A relational database management system (RDBMS) is a collection of programs and capabilities that enable IT teams and others to create, update, administer and otherwise interact with a relational database. Most commercial RDBMSes use Structured Query Language (SQL) to access the database, although SQL was invented after the initial development of the relational model and is not necessary for its use.
In my career I’ve use Sql Server versions from 2008 to 2014 90% of the time. However there have been a few occasions where I’ve needed to do processing using Oracles RDBMS specificially oracle 11g.
I’ve not only used the majority of the Data Manipulation Language (DML) commands in queries as well as inserting or updating in ad hoc reporting but I’ve also used them in in-line sequel statements, stored procedures, in program data manipulation of MVC, Winforms, Web Api’s, WPF and WCF type applications.
Although in larger shops the responsibilities for creating Data Definition Language (DDL) commands normally fall under the control of Database Administrators (DBA) in smaller shops that role falls to the developer. That is why I am quite familiar with most of those commands, such as CREATE, ALTER, DROP, TRUNCATE AND COMMENT and RENAME
The 2 tools I’ve used when either doing DML or DDL database commands have been Sequel Server Management Studio (SSMS) for sequel server and SQL Developer for Oracle.
SQL Server Profiler
One of the more interesting and useful tools in SSMS is the SQL Server Profiler.
An SQL server profiler is a tool for tracing, recreating, and troubleshooting problems in MS SQL Server, Microsoft’s Relational Database Management System (RDBMS). The profiler lets developers and Database Administrators (DBAs) create and handle traces and replay and analyze trace results. In a nutshell, it’s like a dashboard that shows the health of an instance of MS SQL Server.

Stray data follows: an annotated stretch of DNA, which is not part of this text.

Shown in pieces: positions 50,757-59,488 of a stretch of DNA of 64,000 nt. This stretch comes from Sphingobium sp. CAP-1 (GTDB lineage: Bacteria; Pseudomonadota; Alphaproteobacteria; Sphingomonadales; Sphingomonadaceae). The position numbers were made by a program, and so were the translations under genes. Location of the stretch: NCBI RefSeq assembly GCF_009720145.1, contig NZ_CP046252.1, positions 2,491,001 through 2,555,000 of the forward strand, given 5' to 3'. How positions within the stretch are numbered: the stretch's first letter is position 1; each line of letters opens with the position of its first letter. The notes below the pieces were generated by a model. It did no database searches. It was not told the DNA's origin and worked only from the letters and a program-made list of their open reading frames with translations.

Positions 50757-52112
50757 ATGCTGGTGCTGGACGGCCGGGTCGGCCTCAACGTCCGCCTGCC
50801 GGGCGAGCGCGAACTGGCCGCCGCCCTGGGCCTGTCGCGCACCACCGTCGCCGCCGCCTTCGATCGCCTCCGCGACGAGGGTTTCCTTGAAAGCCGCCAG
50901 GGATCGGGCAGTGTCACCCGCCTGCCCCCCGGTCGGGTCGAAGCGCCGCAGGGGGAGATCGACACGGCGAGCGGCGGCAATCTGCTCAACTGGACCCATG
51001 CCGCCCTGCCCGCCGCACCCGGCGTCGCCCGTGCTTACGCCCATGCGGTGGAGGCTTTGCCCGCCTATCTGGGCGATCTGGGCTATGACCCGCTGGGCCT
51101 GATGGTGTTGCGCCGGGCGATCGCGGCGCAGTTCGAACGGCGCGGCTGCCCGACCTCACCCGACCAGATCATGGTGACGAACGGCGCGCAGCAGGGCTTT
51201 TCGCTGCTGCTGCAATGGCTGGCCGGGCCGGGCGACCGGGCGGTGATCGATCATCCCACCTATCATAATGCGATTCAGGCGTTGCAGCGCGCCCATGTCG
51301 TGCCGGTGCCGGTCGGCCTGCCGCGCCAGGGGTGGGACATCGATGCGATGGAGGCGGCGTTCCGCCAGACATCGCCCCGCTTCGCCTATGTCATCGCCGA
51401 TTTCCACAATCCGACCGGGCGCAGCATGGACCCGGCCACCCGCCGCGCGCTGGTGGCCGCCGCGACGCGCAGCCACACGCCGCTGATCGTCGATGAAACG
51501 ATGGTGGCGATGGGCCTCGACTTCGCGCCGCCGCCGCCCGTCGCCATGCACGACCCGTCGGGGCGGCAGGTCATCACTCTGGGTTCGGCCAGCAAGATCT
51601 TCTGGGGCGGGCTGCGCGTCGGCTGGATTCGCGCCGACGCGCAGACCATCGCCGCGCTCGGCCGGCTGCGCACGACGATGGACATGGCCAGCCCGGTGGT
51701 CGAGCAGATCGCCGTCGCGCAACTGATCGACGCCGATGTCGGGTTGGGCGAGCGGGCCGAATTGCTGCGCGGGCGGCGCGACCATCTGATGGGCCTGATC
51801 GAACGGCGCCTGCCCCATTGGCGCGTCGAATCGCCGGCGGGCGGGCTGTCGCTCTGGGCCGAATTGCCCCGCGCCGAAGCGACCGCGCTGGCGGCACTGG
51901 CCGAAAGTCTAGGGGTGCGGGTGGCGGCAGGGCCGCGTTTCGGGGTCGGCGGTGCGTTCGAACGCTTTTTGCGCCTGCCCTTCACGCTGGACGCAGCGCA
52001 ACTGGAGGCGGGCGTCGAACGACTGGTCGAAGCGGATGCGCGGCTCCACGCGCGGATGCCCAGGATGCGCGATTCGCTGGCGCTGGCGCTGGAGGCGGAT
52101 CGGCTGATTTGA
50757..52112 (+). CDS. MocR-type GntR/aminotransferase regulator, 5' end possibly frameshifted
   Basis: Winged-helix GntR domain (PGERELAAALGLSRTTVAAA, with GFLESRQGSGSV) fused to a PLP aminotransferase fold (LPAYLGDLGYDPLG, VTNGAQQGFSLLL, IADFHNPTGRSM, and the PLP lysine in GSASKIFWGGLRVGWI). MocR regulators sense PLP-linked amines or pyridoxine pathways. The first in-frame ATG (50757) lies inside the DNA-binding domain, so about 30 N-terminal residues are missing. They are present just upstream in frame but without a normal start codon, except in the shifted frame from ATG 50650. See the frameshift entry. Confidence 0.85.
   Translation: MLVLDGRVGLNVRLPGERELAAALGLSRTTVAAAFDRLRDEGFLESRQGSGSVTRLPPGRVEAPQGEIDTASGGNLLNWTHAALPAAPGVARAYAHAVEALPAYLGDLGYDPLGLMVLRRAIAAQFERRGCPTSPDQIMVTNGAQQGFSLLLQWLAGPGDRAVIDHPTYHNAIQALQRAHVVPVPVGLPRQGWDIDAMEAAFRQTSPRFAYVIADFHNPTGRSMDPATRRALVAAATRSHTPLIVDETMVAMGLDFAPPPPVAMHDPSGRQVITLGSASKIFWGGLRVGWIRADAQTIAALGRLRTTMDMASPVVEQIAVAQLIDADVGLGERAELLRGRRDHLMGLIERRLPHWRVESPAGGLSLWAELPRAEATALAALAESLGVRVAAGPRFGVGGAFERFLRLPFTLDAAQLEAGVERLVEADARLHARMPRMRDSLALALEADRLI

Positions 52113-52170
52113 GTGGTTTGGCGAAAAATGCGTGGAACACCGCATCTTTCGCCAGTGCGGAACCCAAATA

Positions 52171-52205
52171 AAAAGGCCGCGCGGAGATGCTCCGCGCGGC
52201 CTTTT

It works by giving DBAs and developers a high-level view of the operation of a system. Users create traces to capture data and monitor errors and other problems.
Below is an example of the profiler in action. A web page makes a database call to the database server to retrieve data. The profiler monitored the command and produced a trace with which the results could be analyzed. If there were one or more errors either with query or the database it would be shown in the trace results.
Below is a short list of the benefits of this tool to both developers and Database Administrators (DBAs).
- Clarity. It can reveal how an instance works when it’s interacting with a client.
- Troubleshoot problems. It can help zero in on trouble spots by allowing us to capture and replay key events. This function also helps with stress testing and identifying slowly executing queries.
- Allow non-administrator users to create traces securely. It can cater to the needs of DBAs, developers, database designers, business intelligence specialists, IT professionals, and even accountants.
- Compare activity to baselines. It lets users save trace data and compare it to newer data to spotlight new trouble spots.
- Capture traces for Transact-SQL, SSIS, and Analysis Services.
Information is a valuable organizational resource it should be organized, stored, secured, and should be readily available in an accessible format for daily operations and analysis by individuals, groups, and processes.
A good database design should adhere to the following objectives:
- Data Integrity
A useful tool built into SQL Server Management Studio (SSMS) when doing database design is the creation and study of a Database Diagram (DD). A DD allows the dba or developer to visualize a database structure for further analysis.
For example I was tasked with coming up with an additional set of tables, views, stored procedures, functions, triggers..etc. for an enhancement to in-house web application. To get a high level view of the current state of the data store I created a DD. Below is an example of how I did it using a sample database.